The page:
Most Egyptians lead unhappy lives, according to the World Happiness Report commissioned by the United Nations Sustainable Development Solutions Network.
Among the 158 nations surveyed in the report, Egypt had the greatest decline in happiness levels compared to previous years. It ranks 135th place in the years between 2012 and 2014.
This shows that the country's overall happiness ranked five places lower than in the UN’s same report between the years of 2010 and 2012, which placed Egypt 130th among the 156 nations polled in that period.
The report suggests that the recent political unrest sweeping the Middle East and North Africa has had a dramatic impact on citizens' emotional well-being, particularly in Egypt.
“In the countries of the Middle East and North Africa, every cohort saw substantial losses in life evaluations from 2007 to 2013. These declines were led by Egypt, which was seen to have been second only to Greece (-1.2 vs. -1.47) in terms of drops in life evaluations between 2005-07 to 2012-14.”
Egypt’s substantial fall in happiness scores can be attributed to several factors, according to Amr al-Shobaky, expert at the Al- Ahram Center for Political and Strategic Studies and former member of parliament.
After the outbreak of the January 25 revolution, Egyptians had high hopes and expectations that were quickly aborted and replaced with profound despair over the recent years.
“Some people mistakenly thought that once Mubarak’s regime was overthrown, the country’s political turmoil would stabilize and economic growth would boom,” Shobaky said.
“Definitely, these hopes were unrealistic,” he added, explaining that the absence of genuine leadership led to a deepening political rift in the Egyptian streets, which eventually wrecked havoc on the revolution’s goals.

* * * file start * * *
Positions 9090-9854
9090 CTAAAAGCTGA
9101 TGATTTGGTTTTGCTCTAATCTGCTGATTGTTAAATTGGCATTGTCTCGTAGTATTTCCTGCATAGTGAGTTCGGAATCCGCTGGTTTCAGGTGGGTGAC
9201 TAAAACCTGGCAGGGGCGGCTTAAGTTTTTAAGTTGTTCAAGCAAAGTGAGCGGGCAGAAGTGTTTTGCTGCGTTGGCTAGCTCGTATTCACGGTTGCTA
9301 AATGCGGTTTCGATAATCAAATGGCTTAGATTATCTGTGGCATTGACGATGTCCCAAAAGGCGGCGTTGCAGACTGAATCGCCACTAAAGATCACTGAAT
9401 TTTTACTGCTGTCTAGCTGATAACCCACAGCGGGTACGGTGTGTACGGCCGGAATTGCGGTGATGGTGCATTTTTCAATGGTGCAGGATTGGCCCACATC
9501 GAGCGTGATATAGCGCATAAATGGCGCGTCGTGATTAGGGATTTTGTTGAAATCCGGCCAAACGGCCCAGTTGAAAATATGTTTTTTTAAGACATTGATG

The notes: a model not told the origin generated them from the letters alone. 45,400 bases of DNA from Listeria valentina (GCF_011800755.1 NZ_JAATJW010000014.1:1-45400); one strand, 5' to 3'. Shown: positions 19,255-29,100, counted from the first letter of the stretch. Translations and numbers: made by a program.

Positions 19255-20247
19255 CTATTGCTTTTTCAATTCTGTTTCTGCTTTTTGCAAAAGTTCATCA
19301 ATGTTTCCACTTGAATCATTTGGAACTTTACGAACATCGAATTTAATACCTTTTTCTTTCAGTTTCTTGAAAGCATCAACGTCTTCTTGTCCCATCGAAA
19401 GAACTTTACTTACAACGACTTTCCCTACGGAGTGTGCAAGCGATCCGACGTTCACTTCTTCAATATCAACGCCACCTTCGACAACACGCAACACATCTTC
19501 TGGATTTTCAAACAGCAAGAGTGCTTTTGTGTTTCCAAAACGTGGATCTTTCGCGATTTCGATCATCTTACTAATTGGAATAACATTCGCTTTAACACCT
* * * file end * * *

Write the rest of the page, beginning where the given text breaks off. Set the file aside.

Most Egyptians, particularly the youth who took part in Egypt's 2011 popular uprising, aimed to bring about a transparent political arena that upholds human rights.
Shobaky, however, believes the country has instead reached a deadlock state after the revolution, as political forces failed to unite the people and salvage the deteriorating situation.
“The country was galvanized during the 2011 uprising, but this potential positive approach didn't crystalize into a successful political project due to the lack of a comprehensive vision,” he said.
Shobaky emphasized that the country suffers from the same deplorable social and political conditions as it did before. He added that there is no substantial reform that has been put into place either after the January 25 revolution or after June 30, which marked the massive protests demanding former President Mohamed Morsi’s resignation.
“The unsatisfying current social situation, undoubtedly, has affected our sense of security and anxiety and has created more stress,” Shobaky said.
But why is happiness important? According to the UN World Happiness Report, happiness is an investment in social capital. “Well-being depends heavily on the pro-social behavior of members of the society. Pro-sociality entails individuals making decisions for the common good that may conflict with short-run egoistic incentives. Economic and social life is rife with “social dilemmas,” in which the common good and individual incentives may conflict. In such cases, pro-social behavior – including honesty, benevolence, cooperation, and trustworthiness– is key to achieving the best outcome for society.”
In order to address Egypt’s flagging happiness level, Shobaky pointed out that there are no instant, drastic solutions to get Egypt back on its feet.
“There must be an efficient action plan that takes the country step-by-step towards a change path, paving the way for a real democratic nation,” he concluded.
To read the World Happiness Report. click here